While recently at a high school presenting abstinence to a class of about 25 seniors, I asked the question, “How many of your parents have seriously talked to you about sex?” A weird silence came over the room as students looked around the classroom to see only two people raise their hands. The students with their hands down lowered their heads as if they were ashamed to admit that their parents hadn’t talked to them. Houston…we have a problem!
Okay, let’s be honest parents. Talking to your kids about sex is not the most comfortable thing in the world. As a matter of fact, wearing your high school football jersey or cheerleading uniform that fit you 30 pounds ago may be more comfortable. However, if you’re waiting on them to come to you to spark the conversation, you can count on being a grandparent first. So why don’t parents want to talk to their kids about sex? This is the million dollar question. One popular reason that I have heard from parents is “They’re going to do what they want to do anyway.” And you’re right…they are going to do what they want to do. But what you must understand is that you influence that decision. Furthermore, what you say and don’t say will have a huge impact on what they choose to do. Let’s face it, we adults are the same way!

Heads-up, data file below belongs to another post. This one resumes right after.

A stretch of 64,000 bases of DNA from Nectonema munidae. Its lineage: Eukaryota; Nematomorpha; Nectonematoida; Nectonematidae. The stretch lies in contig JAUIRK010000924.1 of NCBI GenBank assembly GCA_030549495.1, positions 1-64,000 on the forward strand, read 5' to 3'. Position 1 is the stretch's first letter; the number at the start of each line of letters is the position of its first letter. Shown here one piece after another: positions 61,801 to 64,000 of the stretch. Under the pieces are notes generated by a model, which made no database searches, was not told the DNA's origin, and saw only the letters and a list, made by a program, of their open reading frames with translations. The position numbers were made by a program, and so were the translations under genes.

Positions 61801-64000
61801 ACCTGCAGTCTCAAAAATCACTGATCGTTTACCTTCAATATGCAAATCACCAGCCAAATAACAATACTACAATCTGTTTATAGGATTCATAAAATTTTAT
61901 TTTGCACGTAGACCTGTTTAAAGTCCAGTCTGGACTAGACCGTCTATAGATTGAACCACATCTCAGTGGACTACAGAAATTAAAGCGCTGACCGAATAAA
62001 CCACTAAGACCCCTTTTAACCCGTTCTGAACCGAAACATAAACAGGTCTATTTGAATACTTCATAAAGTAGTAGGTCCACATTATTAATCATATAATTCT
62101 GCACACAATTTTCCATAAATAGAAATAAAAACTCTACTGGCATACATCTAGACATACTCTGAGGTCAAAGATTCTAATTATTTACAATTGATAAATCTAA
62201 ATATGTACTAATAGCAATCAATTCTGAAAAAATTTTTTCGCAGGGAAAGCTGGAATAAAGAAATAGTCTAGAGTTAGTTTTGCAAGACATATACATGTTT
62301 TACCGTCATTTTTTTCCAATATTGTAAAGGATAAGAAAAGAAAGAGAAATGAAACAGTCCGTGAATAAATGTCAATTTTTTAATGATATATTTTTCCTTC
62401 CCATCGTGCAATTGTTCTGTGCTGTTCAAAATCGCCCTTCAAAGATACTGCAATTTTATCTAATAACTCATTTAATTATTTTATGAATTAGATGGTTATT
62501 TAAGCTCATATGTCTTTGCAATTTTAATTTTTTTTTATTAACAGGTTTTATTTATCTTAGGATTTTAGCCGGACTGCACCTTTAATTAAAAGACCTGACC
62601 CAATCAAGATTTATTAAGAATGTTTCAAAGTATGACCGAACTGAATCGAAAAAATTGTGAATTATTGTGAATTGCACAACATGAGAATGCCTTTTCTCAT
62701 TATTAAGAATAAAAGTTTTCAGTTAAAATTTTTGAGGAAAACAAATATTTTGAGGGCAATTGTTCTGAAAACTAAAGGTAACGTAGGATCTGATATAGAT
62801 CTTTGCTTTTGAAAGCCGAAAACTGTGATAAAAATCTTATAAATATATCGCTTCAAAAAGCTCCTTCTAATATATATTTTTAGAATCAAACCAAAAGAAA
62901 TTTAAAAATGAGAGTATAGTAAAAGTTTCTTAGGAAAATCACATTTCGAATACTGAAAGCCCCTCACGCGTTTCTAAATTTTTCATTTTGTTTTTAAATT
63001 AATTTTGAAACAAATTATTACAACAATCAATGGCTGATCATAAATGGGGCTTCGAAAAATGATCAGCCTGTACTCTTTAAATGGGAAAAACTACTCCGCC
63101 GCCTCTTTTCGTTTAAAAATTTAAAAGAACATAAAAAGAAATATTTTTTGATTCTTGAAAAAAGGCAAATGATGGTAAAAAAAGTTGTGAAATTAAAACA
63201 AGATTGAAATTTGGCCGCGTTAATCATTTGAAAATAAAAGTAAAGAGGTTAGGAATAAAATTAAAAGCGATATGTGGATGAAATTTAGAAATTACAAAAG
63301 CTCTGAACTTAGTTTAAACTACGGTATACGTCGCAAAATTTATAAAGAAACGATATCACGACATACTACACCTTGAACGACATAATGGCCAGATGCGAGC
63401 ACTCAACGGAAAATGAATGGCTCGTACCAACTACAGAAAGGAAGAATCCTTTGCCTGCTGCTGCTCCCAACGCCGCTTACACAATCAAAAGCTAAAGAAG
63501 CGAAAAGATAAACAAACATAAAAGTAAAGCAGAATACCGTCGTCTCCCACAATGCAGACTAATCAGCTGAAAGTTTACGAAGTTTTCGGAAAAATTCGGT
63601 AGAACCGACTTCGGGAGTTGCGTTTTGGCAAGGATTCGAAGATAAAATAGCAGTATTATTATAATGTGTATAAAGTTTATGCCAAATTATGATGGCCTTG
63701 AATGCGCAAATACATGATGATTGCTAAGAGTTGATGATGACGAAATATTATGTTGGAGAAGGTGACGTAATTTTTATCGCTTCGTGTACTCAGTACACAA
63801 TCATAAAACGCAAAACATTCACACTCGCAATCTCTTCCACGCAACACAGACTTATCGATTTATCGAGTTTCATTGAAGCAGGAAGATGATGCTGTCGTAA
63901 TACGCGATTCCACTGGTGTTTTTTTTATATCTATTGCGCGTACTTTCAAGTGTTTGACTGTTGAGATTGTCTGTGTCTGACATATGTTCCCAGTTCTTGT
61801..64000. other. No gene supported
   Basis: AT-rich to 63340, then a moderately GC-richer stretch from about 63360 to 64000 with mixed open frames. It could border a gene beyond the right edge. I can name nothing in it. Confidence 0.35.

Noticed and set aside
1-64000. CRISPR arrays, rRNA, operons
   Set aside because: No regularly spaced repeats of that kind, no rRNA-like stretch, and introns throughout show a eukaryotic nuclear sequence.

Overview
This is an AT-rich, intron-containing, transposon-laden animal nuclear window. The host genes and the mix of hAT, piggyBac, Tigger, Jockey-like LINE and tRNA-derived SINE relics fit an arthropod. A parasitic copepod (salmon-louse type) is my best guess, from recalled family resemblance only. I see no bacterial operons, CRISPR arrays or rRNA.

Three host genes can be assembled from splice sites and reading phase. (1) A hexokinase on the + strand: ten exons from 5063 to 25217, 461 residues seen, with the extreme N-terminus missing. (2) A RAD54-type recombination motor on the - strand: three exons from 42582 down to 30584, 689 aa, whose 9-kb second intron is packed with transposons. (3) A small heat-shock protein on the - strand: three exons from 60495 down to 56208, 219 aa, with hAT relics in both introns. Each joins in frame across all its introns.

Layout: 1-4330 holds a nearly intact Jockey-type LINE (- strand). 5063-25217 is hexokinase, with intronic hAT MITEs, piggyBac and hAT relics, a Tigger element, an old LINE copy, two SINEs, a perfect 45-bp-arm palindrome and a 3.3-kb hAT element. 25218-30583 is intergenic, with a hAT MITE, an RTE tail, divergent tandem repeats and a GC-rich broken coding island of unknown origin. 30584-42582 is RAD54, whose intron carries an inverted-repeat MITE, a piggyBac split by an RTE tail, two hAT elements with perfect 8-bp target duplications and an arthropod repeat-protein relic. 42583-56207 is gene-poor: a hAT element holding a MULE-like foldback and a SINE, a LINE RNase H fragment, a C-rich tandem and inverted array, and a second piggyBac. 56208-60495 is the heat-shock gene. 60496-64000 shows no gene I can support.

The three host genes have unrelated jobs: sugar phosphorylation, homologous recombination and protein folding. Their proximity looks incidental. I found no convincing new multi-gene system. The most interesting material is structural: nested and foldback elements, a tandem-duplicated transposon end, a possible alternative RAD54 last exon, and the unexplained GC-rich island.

Recently, I hosted a parent workshop. At the beginning of the workshop I gave a piece of paper to three parents. One paper said “Be Careful.” The other said “Don’t eat the candy.” The third said “If someone offers you candy, don’t take it.” During intermission, I had someone walk around and offer all the parents candy. When we reconvened, I asked “Who all got candy.” Almost everybody raised a hand and some were chewing with the look of a three year old who got caught in the cookie jar. I then asked “Would the three individuals that I gave a sheet of paper to at the beginning of the night please stand?” To the first I asked “Did you take candy?” She said, “Yes.” I asked “Why?” She said “Because my paper said don’t eat the candy, not don’t take it. I took it, but I didn’t eat it.” “Okay,” I replied. Then I asked the next person, “Did you take the candy?” “No,” he replied. I asked, “Why not?” He replied, “Because the paper said if someone offers you candy, don’t take it.” Then I asked the third person, “Did you take candy?” “Yes,” she replied, while laughing as she was finishing the candy off. “Why?” I asked. “Your note just said be careful,” she replied. Why was each person’s response different? Because they were each given different messages.
So how important is what you say or don’t say to your teen?